Sax icon Soweto Kinch made an appearance on University Challenge on TV this week representing his old college Hertford College, Oxford battling Edinburgh University. Famed news journalist Adam Fleming captained the Hertford team. The altoist studied modern history at Hertford before breaking through as a jazz star in 2003 with the extraordinary Jason Yarde produced Conversations with the Unseen that went on to gain a Mercury nomination.
Think ''bridge of sighs'' for Hertford in the city of dreaming spires - a stone's throw from the Bodleian.
Read a review of White Juju, out on the LSO Live label - one of our albums of the year below:
A major extended work for jazz quartet and symphony orchestra from alto saxophonist, composer, bandleader, MC, Soweto Kinch with the London Symphony Orchestra recorded last year in the Barbican during the London Jazz Festival.
It is a scalding anti-establishment critique certainly of greased piglet Boris Johnson mainly hoisted by his own petard in the use of his own words. His podium to the nation voice harrumphs ever preposterously out at the beginning of this deeply considered broadside couched in a style that long-term Soweto listeners will recognise from The Legend of Mike Smith.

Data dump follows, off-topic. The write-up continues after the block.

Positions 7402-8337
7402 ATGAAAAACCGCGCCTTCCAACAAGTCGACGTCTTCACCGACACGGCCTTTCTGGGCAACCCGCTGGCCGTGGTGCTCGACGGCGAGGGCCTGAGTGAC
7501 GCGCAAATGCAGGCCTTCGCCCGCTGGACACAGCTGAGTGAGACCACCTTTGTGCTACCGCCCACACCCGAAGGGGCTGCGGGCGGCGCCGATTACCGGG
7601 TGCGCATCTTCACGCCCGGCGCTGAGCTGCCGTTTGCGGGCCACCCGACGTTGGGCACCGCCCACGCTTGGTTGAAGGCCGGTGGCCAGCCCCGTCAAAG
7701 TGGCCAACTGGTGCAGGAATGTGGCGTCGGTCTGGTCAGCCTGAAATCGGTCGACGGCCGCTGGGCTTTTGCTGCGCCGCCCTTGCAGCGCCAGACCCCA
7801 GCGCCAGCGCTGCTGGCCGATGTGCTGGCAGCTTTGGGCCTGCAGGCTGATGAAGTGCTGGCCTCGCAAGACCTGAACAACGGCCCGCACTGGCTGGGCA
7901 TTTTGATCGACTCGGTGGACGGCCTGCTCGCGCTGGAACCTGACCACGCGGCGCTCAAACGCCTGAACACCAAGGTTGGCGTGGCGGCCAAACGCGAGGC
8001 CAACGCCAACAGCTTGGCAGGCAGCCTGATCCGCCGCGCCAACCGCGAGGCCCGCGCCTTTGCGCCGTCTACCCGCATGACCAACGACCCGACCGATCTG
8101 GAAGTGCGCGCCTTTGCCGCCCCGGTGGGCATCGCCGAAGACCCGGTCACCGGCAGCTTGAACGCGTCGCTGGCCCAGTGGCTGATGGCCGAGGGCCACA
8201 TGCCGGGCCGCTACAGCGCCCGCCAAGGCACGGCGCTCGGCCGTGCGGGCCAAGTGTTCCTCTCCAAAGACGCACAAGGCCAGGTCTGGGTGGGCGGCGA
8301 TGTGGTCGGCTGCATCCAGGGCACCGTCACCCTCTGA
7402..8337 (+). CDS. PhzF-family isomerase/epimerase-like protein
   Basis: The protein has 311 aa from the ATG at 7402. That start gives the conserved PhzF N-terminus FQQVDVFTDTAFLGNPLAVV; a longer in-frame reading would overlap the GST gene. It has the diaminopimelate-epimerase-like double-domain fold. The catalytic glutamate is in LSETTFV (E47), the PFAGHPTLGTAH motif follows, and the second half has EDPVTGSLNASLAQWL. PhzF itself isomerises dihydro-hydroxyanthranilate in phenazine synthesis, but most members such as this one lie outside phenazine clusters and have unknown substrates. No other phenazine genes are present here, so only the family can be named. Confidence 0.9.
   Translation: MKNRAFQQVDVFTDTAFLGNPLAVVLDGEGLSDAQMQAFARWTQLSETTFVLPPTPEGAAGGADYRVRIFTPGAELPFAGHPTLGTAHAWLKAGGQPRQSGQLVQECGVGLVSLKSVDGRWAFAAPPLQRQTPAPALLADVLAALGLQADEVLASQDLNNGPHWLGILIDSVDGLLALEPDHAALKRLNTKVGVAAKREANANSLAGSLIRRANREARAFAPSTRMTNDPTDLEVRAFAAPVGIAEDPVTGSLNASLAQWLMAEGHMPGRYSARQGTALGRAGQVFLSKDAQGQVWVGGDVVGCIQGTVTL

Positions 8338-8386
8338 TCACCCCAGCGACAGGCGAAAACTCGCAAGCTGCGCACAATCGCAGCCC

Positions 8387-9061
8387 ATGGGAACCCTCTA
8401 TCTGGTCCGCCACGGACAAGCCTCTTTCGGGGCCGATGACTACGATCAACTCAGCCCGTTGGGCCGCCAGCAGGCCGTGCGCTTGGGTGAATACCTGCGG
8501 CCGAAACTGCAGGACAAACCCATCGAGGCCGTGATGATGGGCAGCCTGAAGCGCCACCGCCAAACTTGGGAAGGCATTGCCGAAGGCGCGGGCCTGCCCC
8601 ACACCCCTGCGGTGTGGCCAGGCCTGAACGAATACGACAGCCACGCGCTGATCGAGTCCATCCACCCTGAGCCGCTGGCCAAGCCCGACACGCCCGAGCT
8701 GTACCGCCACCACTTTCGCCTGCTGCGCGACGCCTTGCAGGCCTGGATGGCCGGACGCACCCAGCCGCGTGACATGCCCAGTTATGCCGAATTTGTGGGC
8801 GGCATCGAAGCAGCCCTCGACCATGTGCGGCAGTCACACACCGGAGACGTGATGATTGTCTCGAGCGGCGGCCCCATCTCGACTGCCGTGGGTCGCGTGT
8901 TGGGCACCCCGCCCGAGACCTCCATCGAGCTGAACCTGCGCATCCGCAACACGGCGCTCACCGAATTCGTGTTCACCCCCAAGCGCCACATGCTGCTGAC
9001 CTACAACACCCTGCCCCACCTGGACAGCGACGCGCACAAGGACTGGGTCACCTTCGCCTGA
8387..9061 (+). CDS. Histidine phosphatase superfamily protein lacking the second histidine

More a tragedy than the contrasting equally inspired Mike Smith skittishness “it fascinates me,'' Soweto says, ''how we’re all acquainted with an unspoken architectural and symbolic language of power. How do these monuments or myths affect how we see ourselves as a nation? Naming the piece 'White Juju' deliberately inverted ideas of the ‘savage’ or primitive. Perhaps the bizarre fetishes and obsessions of a cult religion are more visible in modern Britain than third world countries.”
In terms of scale there is nothing like White Juju in terms of UK jazz releases this year both as a hard hitting satire and a cogent experiment in form that Kinch has developed and deepened over many years in various fragments of his work. It's all the more remarkable given that it was delivered live.
Conducted by Lee Reynolds, the LSO's woodwinds on 'Juju 1: Dawn' conjure serenity out of what could be interpreted as a vision of birdsong and the meshing together of orchestra and jazz group spanning idioms works and compares favourably with Wayne Shorter orchestral work 'Pegasus'.
All this and a ''burning Babylon to the ground'' rap masterclass on 'Curated Chaos' - a voice from the wilderness and sound that needs to be heard given the straits post-Brexit and Covid that the UK finds itself in. 'Sunlit Uplands' merging a Brexitian asylum of voices of stricken malaise, agitation and discord against a lament driven by beautiful loosely stitched alto-playing from Soweto is just one of many highlights on what is certainly a magnum opus.
Soweto Kinch, main picture and top. Photos: BBC 4. Above: Wikipedia